During my master thesis at nematology, I worked on studying the interactions of a nematode protein with a human cell line. The project was at a point where we had to improve current experiments and design new experiments from scratch.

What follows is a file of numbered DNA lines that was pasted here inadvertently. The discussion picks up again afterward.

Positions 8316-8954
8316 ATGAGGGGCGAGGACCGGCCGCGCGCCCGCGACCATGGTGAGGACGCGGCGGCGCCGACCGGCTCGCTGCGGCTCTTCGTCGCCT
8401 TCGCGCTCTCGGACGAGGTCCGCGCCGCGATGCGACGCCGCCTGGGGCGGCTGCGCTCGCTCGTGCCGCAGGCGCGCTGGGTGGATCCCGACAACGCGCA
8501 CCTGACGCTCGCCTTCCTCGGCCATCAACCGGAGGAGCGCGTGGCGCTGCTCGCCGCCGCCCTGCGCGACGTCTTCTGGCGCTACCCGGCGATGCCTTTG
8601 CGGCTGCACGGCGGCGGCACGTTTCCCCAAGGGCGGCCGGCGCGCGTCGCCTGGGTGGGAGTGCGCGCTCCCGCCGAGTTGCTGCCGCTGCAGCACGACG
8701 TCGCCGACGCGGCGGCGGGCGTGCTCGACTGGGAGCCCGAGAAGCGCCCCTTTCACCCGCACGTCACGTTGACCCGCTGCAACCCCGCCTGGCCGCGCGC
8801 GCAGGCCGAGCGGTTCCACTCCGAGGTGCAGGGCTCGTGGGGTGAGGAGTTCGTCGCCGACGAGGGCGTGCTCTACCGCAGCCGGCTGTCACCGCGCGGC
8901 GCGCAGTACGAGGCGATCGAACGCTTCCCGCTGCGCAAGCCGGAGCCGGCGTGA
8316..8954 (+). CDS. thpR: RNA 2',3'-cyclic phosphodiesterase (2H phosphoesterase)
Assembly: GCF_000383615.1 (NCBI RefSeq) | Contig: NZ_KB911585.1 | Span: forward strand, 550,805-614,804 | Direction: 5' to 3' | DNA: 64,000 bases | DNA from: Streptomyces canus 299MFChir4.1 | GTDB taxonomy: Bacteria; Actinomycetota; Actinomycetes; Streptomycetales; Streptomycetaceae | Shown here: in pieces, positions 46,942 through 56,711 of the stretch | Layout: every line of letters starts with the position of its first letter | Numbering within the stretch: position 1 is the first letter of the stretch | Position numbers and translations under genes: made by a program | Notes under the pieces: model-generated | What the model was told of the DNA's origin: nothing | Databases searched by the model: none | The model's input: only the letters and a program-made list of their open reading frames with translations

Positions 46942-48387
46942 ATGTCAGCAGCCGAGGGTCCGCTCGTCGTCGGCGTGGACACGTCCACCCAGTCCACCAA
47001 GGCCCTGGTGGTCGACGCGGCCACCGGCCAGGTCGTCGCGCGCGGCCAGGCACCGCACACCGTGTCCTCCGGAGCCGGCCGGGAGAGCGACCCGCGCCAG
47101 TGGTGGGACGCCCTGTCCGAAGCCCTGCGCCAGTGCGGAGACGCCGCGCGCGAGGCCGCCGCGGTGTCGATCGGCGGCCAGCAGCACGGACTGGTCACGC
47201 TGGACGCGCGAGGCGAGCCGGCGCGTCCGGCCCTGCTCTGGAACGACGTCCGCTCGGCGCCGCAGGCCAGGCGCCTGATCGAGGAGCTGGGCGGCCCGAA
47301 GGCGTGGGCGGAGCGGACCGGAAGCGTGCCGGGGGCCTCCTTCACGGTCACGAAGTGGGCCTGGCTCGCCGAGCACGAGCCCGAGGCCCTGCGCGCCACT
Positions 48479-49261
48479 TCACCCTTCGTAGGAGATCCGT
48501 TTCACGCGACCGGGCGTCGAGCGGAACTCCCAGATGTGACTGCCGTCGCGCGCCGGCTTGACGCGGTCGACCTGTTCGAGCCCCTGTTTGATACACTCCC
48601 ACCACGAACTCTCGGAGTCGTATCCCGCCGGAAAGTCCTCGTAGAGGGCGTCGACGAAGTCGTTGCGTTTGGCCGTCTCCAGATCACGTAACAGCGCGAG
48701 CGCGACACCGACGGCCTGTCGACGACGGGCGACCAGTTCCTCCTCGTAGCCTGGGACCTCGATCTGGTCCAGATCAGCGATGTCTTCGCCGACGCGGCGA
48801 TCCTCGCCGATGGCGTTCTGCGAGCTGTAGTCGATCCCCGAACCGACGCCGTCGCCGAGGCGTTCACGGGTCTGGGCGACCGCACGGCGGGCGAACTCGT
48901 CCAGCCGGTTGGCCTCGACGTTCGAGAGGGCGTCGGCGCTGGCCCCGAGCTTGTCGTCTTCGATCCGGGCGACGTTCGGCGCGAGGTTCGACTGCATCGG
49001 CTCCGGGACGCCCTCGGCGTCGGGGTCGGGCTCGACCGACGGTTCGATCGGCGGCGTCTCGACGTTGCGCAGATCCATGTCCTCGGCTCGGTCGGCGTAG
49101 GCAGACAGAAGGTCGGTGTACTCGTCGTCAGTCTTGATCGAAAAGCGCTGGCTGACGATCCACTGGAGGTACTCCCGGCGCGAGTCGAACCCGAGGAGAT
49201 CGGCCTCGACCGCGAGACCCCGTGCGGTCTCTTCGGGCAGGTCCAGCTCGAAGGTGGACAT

This meant a lot had to be discovered through trial and error and most of the times results did not turn out the way we wanted. This did however give me the chance to try a lot different techniques such as: FACS, flow cytometry, confocal microscopy, qPCR and co-precipitation. Additionally I received the freedom to formulate my own theories and subsequently test them, allowing me to get a glimpse of what it’s really like to be a scientist. Overall, my time at nematology has been very educational and enjoyable. Nematology offers activities like thesis rings, where you improve your writing by giving feedback on other people’s thesis, and work discussions with the research group where you get an insight into how a research group functions. Besides work, nematology also has a nice social environment with friendly, helpful people and activities such as lasergaming and Christmas dinner. For me, a thesis at nematology has given me valuable experience as a scientist and is a thing I would recommend to anyone interested in the subject.